card has my name and address on the flip side in the same position
 as the address of Wired magazine on the "correct side."   Additionally
 the postal service 5+4 bar coding is on both sides of the card - once
 for Wired magazine and once for "me".  I'll toss it in the mail once again.

Curtis Keller 713-953-8309

Dates in a 4GL

<[Name removed at submitter's request]>
Tue, 3 Jan 95 12:12:12 XST
I am currently using a fourth-generation language called NOMAD2.  NOMAD2
stores dates internally as the number of milliseconds since a date in the
1580s when the Gregorian calendar was first put into use.  At least the
version of NOMAD2 that I use does (1).

For the most part, this seems to work out very well.  Much of the fears
about what happens with computer-stored dates on January 1, 2000 are
groundless for NOMAD2.  But perhaps not all of them.  Using an appropriate
date data type may have led to a false sense of security.

Most years are entered in the application system I'm working with as two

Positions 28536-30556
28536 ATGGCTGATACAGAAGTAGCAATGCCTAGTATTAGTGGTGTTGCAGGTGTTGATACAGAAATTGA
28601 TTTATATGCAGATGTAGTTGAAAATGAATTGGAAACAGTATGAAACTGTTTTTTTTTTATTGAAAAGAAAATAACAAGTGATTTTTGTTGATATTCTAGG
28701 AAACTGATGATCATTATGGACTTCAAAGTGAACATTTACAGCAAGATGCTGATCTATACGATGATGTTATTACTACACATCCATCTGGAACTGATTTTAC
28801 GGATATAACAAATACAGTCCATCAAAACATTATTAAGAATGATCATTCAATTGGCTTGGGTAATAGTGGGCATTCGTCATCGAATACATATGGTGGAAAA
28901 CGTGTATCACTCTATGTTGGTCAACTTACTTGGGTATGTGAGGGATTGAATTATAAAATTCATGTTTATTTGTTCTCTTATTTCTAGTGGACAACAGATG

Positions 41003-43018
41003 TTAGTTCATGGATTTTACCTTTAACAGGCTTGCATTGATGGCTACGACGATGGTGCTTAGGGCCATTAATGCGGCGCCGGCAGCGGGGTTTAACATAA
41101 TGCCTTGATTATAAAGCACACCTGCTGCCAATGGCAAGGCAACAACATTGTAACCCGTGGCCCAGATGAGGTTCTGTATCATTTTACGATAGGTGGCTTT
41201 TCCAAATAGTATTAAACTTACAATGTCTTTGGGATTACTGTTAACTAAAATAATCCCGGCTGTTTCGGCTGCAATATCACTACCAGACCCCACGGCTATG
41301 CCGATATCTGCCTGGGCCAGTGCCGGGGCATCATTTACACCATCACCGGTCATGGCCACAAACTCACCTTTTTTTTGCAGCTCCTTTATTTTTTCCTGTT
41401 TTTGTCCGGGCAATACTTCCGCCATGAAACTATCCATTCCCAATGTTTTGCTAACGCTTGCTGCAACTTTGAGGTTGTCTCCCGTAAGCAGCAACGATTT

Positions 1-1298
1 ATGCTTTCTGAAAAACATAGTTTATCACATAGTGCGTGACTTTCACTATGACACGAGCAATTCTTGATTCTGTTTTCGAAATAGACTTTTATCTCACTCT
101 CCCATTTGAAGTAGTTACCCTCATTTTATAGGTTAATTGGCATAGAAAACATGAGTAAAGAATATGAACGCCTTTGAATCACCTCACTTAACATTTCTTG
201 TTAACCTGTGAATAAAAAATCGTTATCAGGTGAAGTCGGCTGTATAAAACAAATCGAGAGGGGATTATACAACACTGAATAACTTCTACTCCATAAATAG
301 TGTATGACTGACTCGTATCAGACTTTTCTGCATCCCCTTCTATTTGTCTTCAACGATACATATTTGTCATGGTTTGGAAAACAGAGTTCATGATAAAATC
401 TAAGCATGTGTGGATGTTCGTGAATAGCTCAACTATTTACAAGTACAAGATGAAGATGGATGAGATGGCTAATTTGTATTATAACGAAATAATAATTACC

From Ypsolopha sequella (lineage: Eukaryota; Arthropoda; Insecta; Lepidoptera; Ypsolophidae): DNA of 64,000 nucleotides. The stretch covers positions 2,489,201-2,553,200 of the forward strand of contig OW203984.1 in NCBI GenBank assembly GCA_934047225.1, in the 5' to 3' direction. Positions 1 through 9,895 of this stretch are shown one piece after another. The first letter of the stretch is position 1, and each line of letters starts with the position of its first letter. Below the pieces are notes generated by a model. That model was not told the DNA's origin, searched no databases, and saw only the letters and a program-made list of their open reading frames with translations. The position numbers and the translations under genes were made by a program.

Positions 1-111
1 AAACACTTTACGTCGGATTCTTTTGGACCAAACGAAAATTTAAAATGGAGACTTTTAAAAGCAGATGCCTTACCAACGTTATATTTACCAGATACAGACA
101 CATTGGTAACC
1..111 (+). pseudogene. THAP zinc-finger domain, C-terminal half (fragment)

digits.  NOMAD2 allows this and effectively adds 1900 to years entered as
two-digit years.  When the system date changes to 2000, I'm not sure whether
NOMAD2 will start adding 2000 to the years entered.  (There may even be a
system variable for setting this.)  Regardless, on 1-Jan-200, it will still
not be appropriate to add 2000 to years from the now previous century or
1900 to years from the now current century.  Any arbitrary scheme to treat,
say, the entered years 30 through 99 as 1930 through 1999 and 00 through 29
as 2000 through 2029 would lead to problems (2) since the system I'm working
with could involve birthdates of 1929 and before.

Since the department I am working in has chosen to stay with the current
version of NOMAD2 (1), any new schemes for handling this problem may be lost
to my application.  The whole topic of staying with a stable release of a
system and not getting improvements or fixes to existing errors versus going
to new releases that have improvements, may fix existing faults, but may
introduce new ones is a rich risk management topic.


1.  A new application system in another operating environment is replacing
the one I am maintaining.  As a consequence, no further upgrades are being
planned for NOMAD2 in our operating environment.  The vendor of NOMAD2
continues to make upgrades.  The vendor's most release dealt with a date
problem from one its clients.  The client was storing uninitialized dates on
its DB2 database as something like January 1 of the year 0 which DB2's date
data type allows.  NOMAD2 can map DB2 databases, but its date data type did
not allow dates before the introduction of the Gregorian calendar.  (I
assume they haven't had any clients who wanted to store archaeological